Turkish industrial output slips in November
ANKARA – Anadolu Agency
Turkey’s calendar-adjusted industrial production dropped 6.5 percent in November 2018 compared to the same month of the previous year, the country’s statistical institute (TÜİK) announced on Jan. 14.
This was a larger decline than what the market had predicted.
According to a survey conducted by Anadolu Agency’s Finance Desk, a group of 11 economists projected the calendar-adjusted industrial production index to fall 3.1 percent year-on-year.
Among three main sub-indexes, the manufacturing index posted the worst performance in November, down 7.1 percent year-on-year.
The electricity, gas, steam, and air conditioning supply index fell 1.8 percent, while the mining and quarrying index went down 1.1 percent during the same period.
The term “calendar-adjusted” is used to refer to data without calendar and holiday-originating effects.
On a monthly basis, industrial production dropped slightly, 0.3 percent, in November, the data also showed.
Among the sub-sectors of the seasonally and calendar-adjusted industrial sector, the mining and quarrying index fell the most monthly.
The mining and quarrying index dropped 3.7 percent in November, compared to October 2018.
The manufacturing index dropped a slight 0.1 percent month-on-month in November, while the electricity, gas, steam, and air conditioning supply index remained unchanged.
Industrial output is considered a vital indicator for the economy, as it is seen as a preliminary gauge of GDP growth.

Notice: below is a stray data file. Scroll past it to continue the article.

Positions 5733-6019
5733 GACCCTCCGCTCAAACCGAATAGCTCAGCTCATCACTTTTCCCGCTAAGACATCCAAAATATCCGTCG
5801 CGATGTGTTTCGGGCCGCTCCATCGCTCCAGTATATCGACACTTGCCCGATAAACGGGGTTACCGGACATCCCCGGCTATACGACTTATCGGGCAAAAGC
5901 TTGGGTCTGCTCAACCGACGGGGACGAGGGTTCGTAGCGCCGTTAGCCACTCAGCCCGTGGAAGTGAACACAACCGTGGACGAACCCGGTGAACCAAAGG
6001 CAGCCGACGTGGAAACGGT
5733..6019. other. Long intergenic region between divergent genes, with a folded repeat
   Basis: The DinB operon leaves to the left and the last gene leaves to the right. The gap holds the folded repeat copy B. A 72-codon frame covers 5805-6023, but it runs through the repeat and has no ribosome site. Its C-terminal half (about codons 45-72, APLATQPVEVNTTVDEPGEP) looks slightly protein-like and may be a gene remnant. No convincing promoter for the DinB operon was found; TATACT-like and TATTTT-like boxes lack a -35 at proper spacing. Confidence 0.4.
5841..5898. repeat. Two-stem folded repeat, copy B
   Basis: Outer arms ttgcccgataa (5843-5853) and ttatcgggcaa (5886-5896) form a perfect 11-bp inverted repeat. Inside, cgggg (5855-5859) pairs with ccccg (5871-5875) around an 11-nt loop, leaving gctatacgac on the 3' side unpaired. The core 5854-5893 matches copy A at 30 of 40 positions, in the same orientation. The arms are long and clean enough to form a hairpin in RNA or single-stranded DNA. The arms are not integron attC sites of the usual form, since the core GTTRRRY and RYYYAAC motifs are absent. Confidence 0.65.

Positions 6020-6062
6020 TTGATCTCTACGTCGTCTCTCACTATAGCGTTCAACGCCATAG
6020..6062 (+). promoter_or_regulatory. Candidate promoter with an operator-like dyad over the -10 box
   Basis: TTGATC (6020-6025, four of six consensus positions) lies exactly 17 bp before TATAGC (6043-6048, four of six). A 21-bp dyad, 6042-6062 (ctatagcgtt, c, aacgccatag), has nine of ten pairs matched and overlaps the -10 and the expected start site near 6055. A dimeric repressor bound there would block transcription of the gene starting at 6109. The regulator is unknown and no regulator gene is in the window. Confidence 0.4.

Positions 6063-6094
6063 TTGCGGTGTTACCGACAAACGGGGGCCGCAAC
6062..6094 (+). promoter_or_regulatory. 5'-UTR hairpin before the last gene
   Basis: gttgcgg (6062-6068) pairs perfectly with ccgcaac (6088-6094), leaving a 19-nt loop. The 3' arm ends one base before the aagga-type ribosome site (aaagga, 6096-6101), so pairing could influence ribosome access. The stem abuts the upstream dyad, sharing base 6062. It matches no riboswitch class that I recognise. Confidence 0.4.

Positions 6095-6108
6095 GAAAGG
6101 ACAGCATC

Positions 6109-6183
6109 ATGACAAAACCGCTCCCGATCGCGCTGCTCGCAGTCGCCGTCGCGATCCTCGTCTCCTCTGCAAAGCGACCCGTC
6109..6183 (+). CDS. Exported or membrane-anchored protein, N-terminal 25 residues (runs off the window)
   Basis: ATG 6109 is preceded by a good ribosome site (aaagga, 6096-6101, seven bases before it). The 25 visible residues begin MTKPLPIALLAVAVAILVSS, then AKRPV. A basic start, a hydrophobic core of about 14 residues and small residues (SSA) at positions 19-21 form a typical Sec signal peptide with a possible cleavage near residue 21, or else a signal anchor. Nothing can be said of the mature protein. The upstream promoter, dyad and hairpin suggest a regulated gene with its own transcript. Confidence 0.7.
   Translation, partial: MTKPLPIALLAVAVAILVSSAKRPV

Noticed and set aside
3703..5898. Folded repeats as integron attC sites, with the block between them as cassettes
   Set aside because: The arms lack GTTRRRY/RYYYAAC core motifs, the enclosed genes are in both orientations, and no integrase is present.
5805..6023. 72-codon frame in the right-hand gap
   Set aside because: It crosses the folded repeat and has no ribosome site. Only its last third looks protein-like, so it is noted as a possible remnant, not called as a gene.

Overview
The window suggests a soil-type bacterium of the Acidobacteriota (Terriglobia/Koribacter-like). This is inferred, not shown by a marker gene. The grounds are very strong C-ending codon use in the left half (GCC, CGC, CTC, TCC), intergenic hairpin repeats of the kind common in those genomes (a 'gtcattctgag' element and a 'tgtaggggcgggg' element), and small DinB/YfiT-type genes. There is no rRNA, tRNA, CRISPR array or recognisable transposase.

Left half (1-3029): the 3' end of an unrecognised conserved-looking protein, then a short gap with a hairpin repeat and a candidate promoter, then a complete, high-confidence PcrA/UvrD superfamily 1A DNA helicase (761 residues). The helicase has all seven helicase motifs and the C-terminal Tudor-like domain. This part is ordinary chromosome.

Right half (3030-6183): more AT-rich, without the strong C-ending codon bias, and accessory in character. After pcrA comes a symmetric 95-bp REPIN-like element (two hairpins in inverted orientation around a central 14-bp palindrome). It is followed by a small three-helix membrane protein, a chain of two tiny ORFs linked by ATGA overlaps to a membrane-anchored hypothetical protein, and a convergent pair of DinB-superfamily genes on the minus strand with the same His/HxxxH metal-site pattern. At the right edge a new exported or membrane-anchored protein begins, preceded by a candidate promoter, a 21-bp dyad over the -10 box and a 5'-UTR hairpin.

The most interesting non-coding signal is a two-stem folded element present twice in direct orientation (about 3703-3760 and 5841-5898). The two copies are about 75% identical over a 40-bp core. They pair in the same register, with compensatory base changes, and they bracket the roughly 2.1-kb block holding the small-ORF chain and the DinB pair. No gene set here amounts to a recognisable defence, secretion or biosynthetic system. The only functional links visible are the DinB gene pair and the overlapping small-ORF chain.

In its New Economic Program, announced in September last year, the government forecast that the Turkish economy would grow 3.8 percent in 2018, but the expansion rate would ease to 2.3 percent in 2019.
Turkey’s economy grew by 1.6 percent year-on-year in the third quarter of last year versus the revised expansion rates of 7.2 percent in the first and 5.3 percent in the second quarter of 2018.
On a seasonally and calendar-adjusted basis the country’s GDP contracted by 1.1 percent in the third quarter compared with the previous quarter.
The World Bank recently revised its growth rate forecast for Turkey from 4.5 percent to 3.5 percent for 2018, from 4 percent to 1.6 percent for 2019 and from 3.5 percent to 3 percent for 2020.
The World Bank’s 2021 prediction for Turkey stands at 4.2 percent.
“Despite this contraction [in the third quarter], strong growth in the first half of the year will bring Turkish growth to an estimated 3.5 percent for 2018,” the World Bank said.